ASK Jeff: The Rodale Institute’s farm manager, Jeff Moyer, answers your hardcore farming questions

Know of any good compost turners?

Posted April 13, 2006

What Jeff brings to the table

Jeff Moyer, who’s been the farm manager here at the 333-acre Rodale Institute research farm for more than a quarter of a century, receives lots of mail from farmers just like you asking for advice. Jeff’s hands-in-the-dirt experience over the past 26 years has run the gamut from refining the farm's cover cropping and crop rotation systems (including managing 270 acres in a rotation of corn, small grains, hay, and edible soy beans for a Japanese market) to overseeing The Rodale Institue Farming Systems Trial®, the world’s longest running side-by-side comparison of organic and conventional agriculture. We thought it would be fun and informative to share some of these farmer-to-farmer exchanges, and Jeff’s practical wisdom, with our readers … and we’ll be doing it on a regular basis.

Got a question of your own? Click here to send it to Jeff.

Dear Jeff,

We are a small family farm (750 acres) in southern Indiana. We raise Angus cattle and have a small feed store. To supplement income (and keep us out of trouble) we have started marketing/manufacturing soy lotions/soaps. This summer we plan on removal of the old grain bins at the feed mill. My brainstorm is to utilize the concrete pads for storage of compost. We have a staff person who is interested in making a compost product. Of course, we have manure and a local supply of products from the saw mills.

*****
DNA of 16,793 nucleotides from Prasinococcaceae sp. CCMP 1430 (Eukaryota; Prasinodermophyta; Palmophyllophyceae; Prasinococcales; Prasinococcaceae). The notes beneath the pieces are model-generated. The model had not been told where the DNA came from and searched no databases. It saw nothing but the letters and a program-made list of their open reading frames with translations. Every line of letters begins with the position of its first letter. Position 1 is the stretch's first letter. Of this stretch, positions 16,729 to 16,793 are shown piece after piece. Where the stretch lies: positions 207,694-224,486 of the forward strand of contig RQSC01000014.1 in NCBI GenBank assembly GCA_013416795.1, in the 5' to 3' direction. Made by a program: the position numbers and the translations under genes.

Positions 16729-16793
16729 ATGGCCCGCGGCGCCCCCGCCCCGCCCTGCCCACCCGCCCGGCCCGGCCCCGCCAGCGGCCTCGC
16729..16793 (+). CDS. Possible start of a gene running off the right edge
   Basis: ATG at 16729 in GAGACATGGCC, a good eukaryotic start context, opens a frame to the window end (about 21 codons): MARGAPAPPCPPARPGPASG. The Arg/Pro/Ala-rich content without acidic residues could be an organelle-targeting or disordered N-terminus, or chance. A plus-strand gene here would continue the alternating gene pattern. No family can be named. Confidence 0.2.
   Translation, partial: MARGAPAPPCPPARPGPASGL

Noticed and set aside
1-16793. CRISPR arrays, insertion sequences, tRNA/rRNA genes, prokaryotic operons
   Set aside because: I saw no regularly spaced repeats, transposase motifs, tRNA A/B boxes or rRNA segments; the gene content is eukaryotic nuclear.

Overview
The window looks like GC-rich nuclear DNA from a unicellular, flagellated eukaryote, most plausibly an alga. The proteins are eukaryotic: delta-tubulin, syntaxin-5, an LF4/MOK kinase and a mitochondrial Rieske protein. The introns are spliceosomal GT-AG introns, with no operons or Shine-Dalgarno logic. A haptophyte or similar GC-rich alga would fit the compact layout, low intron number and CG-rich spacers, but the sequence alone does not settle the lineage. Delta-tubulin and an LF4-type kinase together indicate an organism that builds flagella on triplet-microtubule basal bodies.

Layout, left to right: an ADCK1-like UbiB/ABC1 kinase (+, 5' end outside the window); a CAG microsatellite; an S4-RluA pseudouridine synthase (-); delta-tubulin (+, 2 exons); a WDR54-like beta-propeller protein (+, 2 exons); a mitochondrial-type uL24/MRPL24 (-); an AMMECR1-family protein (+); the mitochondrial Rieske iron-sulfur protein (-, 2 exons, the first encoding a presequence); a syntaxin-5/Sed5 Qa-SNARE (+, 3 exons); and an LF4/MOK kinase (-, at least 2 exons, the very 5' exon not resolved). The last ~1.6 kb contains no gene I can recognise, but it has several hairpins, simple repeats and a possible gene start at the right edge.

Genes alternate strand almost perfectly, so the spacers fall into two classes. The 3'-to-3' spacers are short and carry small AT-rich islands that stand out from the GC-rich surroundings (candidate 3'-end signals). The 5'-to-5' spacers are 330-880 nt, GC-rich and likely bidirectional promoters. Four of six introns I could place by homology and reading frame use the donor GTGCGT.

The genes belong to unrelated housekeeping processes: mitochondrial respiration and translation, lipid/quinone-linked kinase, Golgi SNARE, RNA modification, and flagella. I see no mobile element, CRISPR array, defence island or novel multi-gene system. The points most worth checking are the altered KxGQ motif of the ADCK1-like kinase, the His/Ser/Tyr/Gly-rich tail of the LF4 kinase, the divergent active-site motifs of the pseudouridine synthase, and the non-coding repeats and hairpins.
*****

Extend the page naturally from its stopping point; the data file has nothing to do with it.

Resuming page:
My concern is having the most efficient compost turner. We have manure spreaders and hay rakes, however we need to research turners. Any suggestions? If you are interested, our web site is:

Richard Culler


Dear Richard,

Thanks for the email and the questions on compost turners. It sounds like you folks have a busy schedule with all the enterprises you have going. There are several manufactures of compost turners out there and I can't really say which is best. We used a Wildcat type design to make a homemade model here on our farm. Ours is 16 feet long and will take a windrow about 6 to 7 feet tall. It is self propelled and easily transported. I can share photos of it if you'd like. If you plan on producing a premium product for resale you'll definitely want a turner, a screen and possibly even a bagger. We've seen the demand in small bags to be tremendous.

You might want to check out Biocycle magazine ( This trade journal is an excellent up-to-date source of information about composting and equipment suppliers.

Hope this helps,